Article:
A combined Merck and Schering-Plough will have sales of $47 billion, based on 2008 sales. In addition to individual company restructuring, once merged, a combined Merck and Schering-Plough expects to achieve annual cost savings of approximately $3.5 billion by 2011. In acquiring Schering-Plough, Merck hopes to expand its position in emerging markets and biologics. Schering Plough generates about 70% of its revenue outside of the US, including more than $2 billion from emerging markets, according to a March 2009 Merck press release. This position in emerging markets will help Merck achieve its goal of being one of the top five pharmaceutical companies, based on market share, in emerging markets. The combined company is expected to generate more than 50% of its revenues outside the US. On the manufacturing side, Schering-Plough provides Merck with more capacity to support anticipated growth in biologics and sterile medicines.
Roche and Genentech. Roche completed its acquisition of Genentech in March 2009 and expects to complete the integration of the two companies by the end of the year, according to Roche's first half 2009 results. Roche hopes to achieve productivity gains by consolidating manufacturing and administration activities with a synergy target of CHF 1 billion ($936 million) annually. The company will incur total one-time integration costs of approximately CHF 3 billion ($2.79 billion).
As part of its integration strategy, Roche is reshaping its manufacturing network to concentrate activities, align capacity requirements, and improve operational efficiency. Roche announced in its first-half 2009 results that the second bulk-drug production unit at Genentech's Vacaville, California, facility will be closed, and it will discontinue manufacturing at Roche's facility in Nutley, New Jersey. Also, a new unit at Roche's Penzberg, Germany, plant will not be completed.
Despite these changes, Roche is proceeding with several investments. In January 2009, the company began construction for a technical R&D building in Basel. The new facility will house a center for the development of production methods and the manufacture of clinical samples. In June 2009, Roche inaugurated a new production center for sterile drugs, including liquid, lyophilized vials, and prefilled syringes, in Kaiseraugust, Switzerland. Also, Roche and its network of manufacturing partners have scaled up production of Roche's antiviral drug Tamiflu (oseltamivir phosphate), and by the beginning of 2010 will be able to supply up to 400 million packs annually, should the need arise. In addition, Roche maintains sublicenses to three manufacturers to produce generic oseltamivir for pandemic use in China, India, and specified developing countries.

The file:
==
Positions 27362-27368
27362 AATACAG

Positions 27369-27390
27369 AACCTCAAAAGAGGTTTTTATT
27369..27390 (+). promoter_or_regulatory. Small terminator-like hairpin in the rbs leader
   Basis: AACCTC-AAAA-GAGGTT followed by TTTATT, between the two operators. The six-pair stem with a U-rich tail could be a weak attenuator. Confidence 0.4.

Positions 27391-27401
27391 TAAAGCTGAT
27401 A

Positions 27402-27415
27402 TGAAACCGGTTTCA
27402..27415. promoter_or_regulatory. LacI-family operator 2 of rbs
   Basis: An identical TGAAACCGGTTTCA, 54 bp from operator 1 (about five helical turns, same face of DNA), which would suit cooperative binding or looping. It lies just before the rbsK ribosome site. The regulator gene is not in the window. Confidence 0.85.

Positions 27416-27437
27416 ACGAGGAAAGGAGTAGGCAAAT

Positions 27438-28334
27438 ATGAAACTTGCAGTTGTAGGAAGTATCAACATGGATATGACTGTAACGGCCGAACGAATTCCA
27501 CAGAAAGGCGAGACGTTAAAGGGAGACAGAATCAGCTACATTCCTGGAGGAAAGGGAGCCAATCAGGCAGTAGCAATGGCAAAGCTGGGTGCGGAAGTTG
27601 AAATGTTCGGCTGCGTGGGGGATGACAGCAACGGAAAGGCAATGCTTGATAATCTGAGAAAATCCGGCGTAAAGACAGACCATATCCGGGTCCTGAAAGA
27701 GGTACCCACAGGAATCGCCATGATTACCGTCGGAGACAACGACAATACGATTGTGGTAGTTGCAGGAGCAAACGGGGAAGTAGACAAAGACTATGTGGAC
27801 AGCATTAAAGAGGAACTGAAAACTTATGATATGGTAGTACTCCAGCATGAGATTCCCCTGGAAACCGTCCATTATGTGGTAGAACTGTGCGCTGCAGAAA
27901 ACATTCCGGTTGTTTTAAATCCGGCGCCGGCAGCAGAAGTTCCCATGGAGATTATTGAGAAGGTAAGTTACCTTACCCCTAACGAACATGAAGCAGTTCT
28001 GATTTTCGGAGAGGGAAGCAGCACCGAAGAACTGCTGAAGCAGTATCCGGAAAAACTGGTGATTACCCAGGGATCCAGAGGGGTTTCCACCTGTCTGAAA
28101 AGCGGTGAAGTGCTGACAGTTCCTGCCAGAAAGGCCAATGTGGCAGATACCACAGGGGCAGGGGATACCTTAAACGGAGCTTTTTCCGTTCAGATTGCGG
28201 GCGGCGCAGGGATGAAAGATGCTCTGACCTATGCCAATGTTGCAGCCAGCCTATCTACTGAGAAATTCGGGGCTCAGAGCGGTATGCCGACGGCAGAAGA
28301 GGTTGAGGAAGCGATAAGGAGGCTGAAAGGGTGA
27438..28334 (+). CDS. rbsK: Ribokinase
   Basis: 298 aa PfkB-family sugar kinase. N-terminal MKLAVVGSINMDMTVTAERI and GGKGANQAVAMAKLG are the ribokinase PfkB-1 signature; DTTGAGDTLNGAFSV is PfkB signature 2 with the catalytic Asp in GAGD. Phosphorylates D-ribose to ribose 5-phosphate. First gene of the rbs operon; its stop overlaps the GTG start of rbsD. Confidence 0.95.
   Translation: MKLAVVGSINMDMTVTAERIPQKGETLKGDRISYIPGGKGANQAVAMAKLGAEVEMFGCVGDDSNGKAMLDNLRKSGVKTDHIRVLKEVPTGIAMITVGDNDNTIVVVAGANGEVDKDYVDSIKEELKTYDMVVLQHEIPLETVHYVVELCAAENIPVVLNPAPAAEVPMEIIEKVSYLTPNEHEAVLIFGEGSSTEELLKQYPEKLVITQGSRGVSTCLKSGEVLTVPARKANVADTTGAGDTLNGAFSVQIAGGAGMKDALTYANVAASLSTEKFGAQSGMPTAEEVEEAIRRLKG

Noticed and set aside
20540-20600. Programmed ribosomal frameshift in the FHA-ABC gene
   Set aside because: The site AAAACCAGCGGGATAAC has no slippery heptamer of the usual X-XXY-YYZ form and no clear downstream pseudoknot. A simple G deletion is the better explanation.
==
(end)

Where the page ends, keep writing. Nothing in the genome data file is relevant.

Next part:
In acquiring Genentech, Roche inherits several recent projects, as outlined in Genentech's 2008 financial report. In 2008, Genentech completed construction of a new fill–finish, warehousing, and distribution facility in Hillsboro, Oregon. FDA licensure of the fill–finish operation is expected in late 2010. In June 2007, Genentech began construction of a new Escherichia coli manufacturing facility in Singapore to produce the bulk drug substance of Lucentis (anibizumab injection) and other E. coli–derived products for the US market. FDA licensure of the site is expected for the first half of 2010. In May 2007, Genentech acquired land in Dixon, California, and began construction of a research support facility, which is scheduled to be completed in late 2009. Also, Genentech has an agreement with the contract manufacturing organization Lonza (Basel) under which it can elect to purchase Lonza's biopharmaceutical manufacturing facility currently under construction in Singapore. The facility is expected to be licensed for the production of the bulk drug substance for Avastin (bevacizumab) in 2010.
Bristol-Myers Squibb. Bristol-Myers Squibb (BMS, New York) is proceeding with a plan, announced in December 2007 and July 2008, to transform itself into what it calls "a next-generation biopharmaceutical company." Part of the effort includes a productivity initiative in which the company hopes to achieve annual productivity cost savings and cost avoidance of $2.5 billion by 2012, according to BMS's first-quarter 2009 financial report. Reflecting its commitment to biologics, BMS is investing $750 million in a new large-scale, multiproduct, bulk biologics manufacturing facility in Devens, Massachusetts. Construction of the facility began in early 2007 and is expected to be operationally complete by the end of 2009. BMS expects to submit the site for regulatory approval in 2010 and to begin production of biologics compounds in 2011, according to its first-quarter 2009 report.